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Molecule protects against developing Alzheimer's Disease

07.09.2005 - (idw) Max-Delbrück-Centrum für Molekulare Medizin (MDC) Berlin-Buch

A molecule expressed by nerve cells may protect humans from developing Alzheimer's Disease (AD). In particular, it may reduce the risk of the formation of senile plaques in the brains of patients with AD, as researchers from the Max Delbrück Center for Molecular Medicine (MDC) Berlin-Buch (Germany) and their collaborators in Denmark, Australia, and the USA have been able to demonstrate. The findings by Dr. Olav M. Andersen, Professor Thomas Willnow (both from the MDC) and Dr. Anders Nykjær (University of Aarhus, Denmark) have been published online in PNAS* (doi:10.1073). A hallmark of Alzheimer disease are protein plaques in the brain which accumulate over many years. They are derived from the amyloid precursor protein (APP) which for unknown reasons is chopped up into smaller fragments, including the amyloid beta peptide, which forms these dangerous plaques. The plaques destroy the patients' nerve cells and lead to dementia, impairing the patients memory, thinking, and behaviour. According to the National Institutes of Health (NIH) more than four million Americans suffer from AD, an incurable disease. The older one gets, the greater the risk of developing this disease. It is estimated that about half of the individuals over 85 years of age are affected.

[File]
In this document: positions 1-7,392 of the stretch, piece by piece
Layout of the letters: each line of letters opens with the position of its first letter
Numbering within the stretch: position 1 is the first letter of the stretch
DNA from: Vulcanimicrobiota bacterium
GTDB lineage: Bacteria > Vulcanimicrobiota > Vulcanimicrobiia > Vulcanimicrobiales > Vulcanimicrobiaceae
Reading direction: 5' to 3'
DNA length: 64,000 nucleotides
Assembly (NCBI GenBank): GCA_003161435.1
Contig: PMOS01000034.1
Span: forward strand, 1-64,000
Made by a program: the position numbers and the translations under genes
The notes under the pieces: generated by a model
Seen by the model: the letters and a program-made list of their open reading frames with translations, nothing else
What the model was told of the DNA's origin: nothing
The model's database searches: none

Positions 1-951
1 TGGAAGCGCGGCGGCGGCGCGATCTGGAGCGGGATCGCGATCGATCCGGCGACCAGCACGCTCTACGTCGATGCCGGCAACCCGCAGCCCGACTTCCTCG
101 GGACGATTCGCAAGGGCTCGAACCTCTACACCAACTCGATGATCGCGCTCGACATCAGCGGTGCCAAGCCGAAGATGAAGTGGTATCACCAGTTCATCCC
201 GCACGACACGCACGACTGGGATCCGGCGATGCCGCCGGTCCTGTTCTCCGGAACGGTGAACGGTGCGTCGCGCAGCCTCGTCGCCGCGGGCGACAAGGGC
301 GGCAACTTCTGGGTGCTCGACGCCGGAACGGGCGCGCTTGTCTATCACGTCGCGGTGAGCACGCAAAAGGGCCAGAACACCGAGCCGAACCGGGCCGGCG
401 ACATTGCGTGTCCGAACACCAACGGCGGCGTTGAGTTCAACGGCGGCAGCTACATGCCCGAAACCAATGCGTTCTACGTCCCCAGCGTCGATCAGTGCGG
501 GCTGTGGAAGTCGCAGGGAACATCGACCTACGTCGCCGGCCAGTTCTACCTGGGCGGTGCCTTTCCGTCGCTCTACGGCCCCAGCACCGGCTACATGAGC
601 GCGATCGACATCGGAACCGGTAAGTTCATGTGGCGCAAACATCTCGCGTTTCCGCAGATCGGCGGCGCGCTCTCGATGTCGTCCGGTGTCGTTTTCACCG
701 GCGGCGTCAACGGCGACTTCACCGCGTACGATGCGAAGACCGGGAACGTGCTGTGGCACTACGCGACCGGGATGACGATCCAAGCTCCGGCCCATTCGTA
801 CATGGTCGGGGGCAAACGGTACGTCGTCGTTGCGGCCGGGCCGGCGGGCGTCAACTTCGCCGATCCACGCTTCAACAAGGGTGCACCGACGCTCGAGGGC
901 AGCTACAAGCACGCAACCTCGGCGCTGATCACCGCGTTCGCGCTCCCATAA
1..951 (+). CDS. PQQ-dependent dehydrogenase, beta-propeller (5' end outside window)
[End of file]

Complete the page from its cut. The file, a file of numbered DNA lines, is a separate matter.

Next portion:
Professor Willnow and his colleagues were able to demonstrate that the molecule, named sorLa (abb. sorting protein-related receptor), binds to APP in nerve cells and thus prevents its dissection into the amyloid beta peptide. They could also show that genetically modified mice which cannot produce sorLA have increased levels of amyloid beta peptides because APP is destructed at a much higher rate than in healthy animals.

The researchers also looked at the brains of patients who died from AD and compared them with subjects who had not suffered from this disease. Surprisingly, the nerve cells of the AD patients had not produced sorLA, but the nerve cells of the control group had done so. The researchers conclude that in individuals whose brains produce little or no sorLA, the uncontrolled production of amyloid beta peptides likely accelerates onset and progression of neurodegenerative processes, making sorLA an important risk factor for AD.

Ongoing research is directed towards identification of substances that could increase the production of sorLA in the brain of those people that produce insufficient amounts of the molecule. The researchers hope that in the future it will be possible to pharmacologically reduce the formation of these dangerous plaques in the brain by modulating sorLA levels.

*Neuronal sorting protein-rtelated receptor sorLA/LR11 regulates processingof the amyloid precursor protein
Olav M. Andersen*, Juliane Reiche*, Vanessa Schmidt*, Michael Gotthardt*, Robert Spoelgen*, Joachim Behlke*, Christine A. F. von Arnim?, Tilman Breiderhoff*, Pernille Jansen?, Xin Wu$, Kelly R. Bales§, Roberto Cappai, Colin L. Masters, Jørgen Gliemann?, Elliot J. Mufson?, Bradley T. Hyman?, Steven M. Paul§, Anders Nykjær?, and Thomas Willnow*,**

*Max Delbrueck Center for Molecular Medicine, 13125 Berlin-Buch, Germany; ?Massachusetts General Hospital, Charlestown, MA 02129; §Lilly Research Laboratories, Indianapolis, IN ooo; ?Department of Neurological Sciences, Rush University Medical Center, Chicago, IL ooo; ?Institute of Medical Biochemistry, University of Aarhus, DK-800, Denmark; and Mental Health Research Institute of Victoria, Parkville ooo, Australia

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Max Delbrück Center for Molecular Medicine(MDC) Berlin-Buch
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